Five years before he stood victorious atop a podium in Tokyo, David Taylor sat on a charter bus in the second-largest city in Ukraine, wondering if he could find whatever it was he had lost.
The 2016 World Wrestling Clubs Cup was held in Kharkiv, and while Taylor ’13 H&HD at the time was one of the best wrestlers in the world, he was nowhere near his best. He was still adjusting to the move from 74 kilograms (equivalent to 165 pounds, the weight at which he’d competed through most of his college career) to 86 kilos, where he hoped he’d be better suited to contend. No less important, he was struggling to rediscover the swagger that had made him a two-time national champion at Penn State. In his opening match, Taylor was beaten—“pretty handily,” as he remembers—by a Ukrainian whom he calls “by far the worst wrestler I’ve ever lost to.”
On the bus with his teammates afterward, Taylor sensed what the other wrestlers must have been thinking: Maybe he shouldn’t be in this weight class. “We had this coach who’s really no-filter, and he came back and said, ‘David, I didn’t bring you on this trip to lose. So why don’t you figure out what you need to do.’”
It wasn’t rock bottom, exactly, but for a guy so unused to losing—let alone to an opponent whose name, five years later, he can’t remember—it was close enough. Whether it was that incisive challenge from a coach or simply an internal switch he needed to flip, Taylor did indeed figure it out. He won his three remaining bouts in that tournament, and in the nearly five years since, including his victory at the 2018 World Championships and ending with his dramatic Olympic win over rival Hassan Yazdani of Iran, Taylor’s record was a staggering 74–2.
When we met in late August, Taylor was back in State College, enjoying a brief spell of relative calm. He’d allowed himself just two weeks off after returning from Tokyo before ramping up training for the 2021 worlds, scheduled for early October—just as this issue went to press—in Oslo, Norway. In between sessions, he was splitting time at M2, the youth wrestling training center he runs in nearby Pleasant Gap, and K2 Roots, the cold-press juice bar he and his wife, Kendra, opened downtown earlier that month. (The couple has an 18-month-old daughter, London, and in September, Kendra gave birth to their second daughter, Ivy.)
All of which is to say that the Taylors have earned the right to a break they currently have no time to take. David wouldn’t want it any other way. “I’ve always been very goal-oriented,” he says. “The way my mind works is, man, we did this—OK, what’s next? After world championships, I can take some time off. But right now, this is the task at hand, so go finish the job.”
You don’t get to be the best in the world at anything, let alone a sport as isolating and demanding as freestyle wrestling, without intense focus and competitive drive. Taylor’s been honing those traits since he was 8, when he says he first started dreaming of Olympic glory; as an Ohio high schooler, he went 180–2 and won four state championships. “He’s always been a great wrestler, and he’s always been clutch,” says Penn State coach Cael Sanderson, a legendary amateur wrestler himself and the man on whom Taylor modeled much of his approach to the sport. “I remember watching him when he was just a skinny little kid in high school. His poise was very unusual at a young age.”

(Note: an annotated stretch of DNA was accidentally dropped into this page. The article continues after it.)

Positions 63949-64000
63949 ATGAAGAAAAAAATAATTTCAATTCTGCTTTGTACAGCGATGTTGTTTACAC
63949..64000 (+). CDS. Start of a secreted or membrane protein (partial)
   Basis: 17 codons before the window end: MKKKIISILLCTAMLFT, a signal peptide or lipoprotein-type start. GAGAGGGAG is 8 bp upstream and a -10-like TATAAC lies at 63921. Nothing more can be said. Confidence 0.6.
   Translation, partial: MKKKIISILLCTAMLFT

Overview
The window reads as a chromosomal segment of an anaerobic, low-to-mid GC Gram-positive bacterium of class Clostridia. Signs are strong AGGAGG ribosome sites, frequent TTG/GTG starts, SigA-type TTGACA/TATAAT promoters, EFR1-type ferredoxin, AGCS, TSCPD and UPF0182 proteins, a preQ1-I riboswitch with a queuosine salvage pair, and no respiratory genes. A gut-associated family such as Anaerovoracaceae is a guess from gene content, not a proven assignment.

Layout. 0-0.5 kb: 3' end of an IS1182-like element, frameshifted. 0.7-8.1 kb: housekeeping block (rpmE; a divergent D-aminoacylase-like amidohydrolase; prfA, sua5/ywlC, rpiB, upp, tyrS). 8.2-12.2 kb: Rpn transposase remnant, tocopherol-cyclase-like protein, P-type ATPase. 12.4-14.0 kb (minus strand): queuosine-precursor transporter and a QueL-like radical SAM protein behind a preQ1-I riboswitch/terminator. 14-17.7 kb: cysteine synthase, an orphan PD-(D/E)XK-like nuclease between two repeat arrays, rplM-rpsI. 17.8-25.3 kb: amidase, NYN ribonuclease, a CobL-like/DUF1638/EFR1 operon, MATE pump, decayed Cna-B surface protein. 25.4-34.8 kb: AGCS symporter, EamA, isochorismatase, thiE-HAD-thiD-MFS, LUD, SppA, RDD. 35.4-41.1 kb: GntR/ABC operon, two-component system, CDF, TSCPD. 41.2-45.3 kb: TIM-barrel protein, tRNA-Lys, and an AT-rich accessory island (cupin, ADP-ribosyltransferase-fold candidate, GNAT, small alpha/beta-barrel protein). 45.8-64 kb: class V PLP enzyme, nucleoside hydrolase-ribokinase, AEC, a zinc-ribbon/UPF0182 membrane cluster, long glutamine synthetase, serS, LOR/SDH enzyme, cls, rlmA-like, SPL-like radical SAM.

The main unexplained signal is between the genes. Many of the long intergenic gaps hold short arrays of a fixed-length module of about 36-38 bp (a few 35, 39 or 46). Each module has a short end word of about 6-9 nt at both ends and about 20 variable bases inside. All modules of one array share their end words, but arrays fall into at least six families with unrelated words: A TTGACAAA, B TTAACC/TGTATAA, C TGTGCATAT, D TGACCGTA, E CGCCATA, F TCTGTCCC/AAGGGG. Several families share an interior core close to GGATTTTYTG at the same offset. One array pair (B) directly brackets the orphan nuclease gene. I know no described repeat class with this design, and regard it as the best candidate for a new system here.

Taylor was nearly as impressive as a Nittany Lion, going 134–3 with a pair of NCAA titles. The second of those came in 2014, after which his goal was simple: to win Olympic gold in 2016, then figure out the rest of his life. Instead, after making that 26-pound jump in weight classes, he finished third at that year’s Olympic trials and a few months later endured that disappointment in Ukraine. “I think when you fall short, you kind of reset,” he says. “The time period since that has been the most dominant, most successful time of my career.”
It’s a stretch that included 10 months off the mat after a 2019 knee surgery, a break that tested his resolve but, combined with the yearlong pandemic delay of the Tokyo Games, allowed him to approach the Olympic buildup as fresh and focused as he’d ever been. This time, he qualified, setting up an inevitable meeting with Yazdani, who came in as the defending world and Olympic champion. Taylor had won both previous meetings between them, but when the Iranian took a 3–2 lead into the final minute in Tokyo, Taylor’s dream looked like it might slip away. “It was getting tight there at the end, but I felt that no matter what happened, he’s never out of it,” says Casey Cunningham, a Nittany Lion assistant coach and Taylor’s personal coach for more than a decade. “If there’s time on the clock, he can score.”
Sanderson admits to a fleeting moment of doubt, which Taylor erased with a double-leg takedown in the final 20 seconds to secure a 4–3 victory. “There was a moment where it was like, wow, he might not win this,” Sanderson says. “Five seconds later, he scored and won a gold medal.”
In doing so, Taylor lost something he no longer has need of. “I had this built-up tension I was trying to level out,” he says. “I don’t feel that anymore.” In its place is something like serenity, a peace born of preparation and achievement, and as different from complacency as silver is from gold.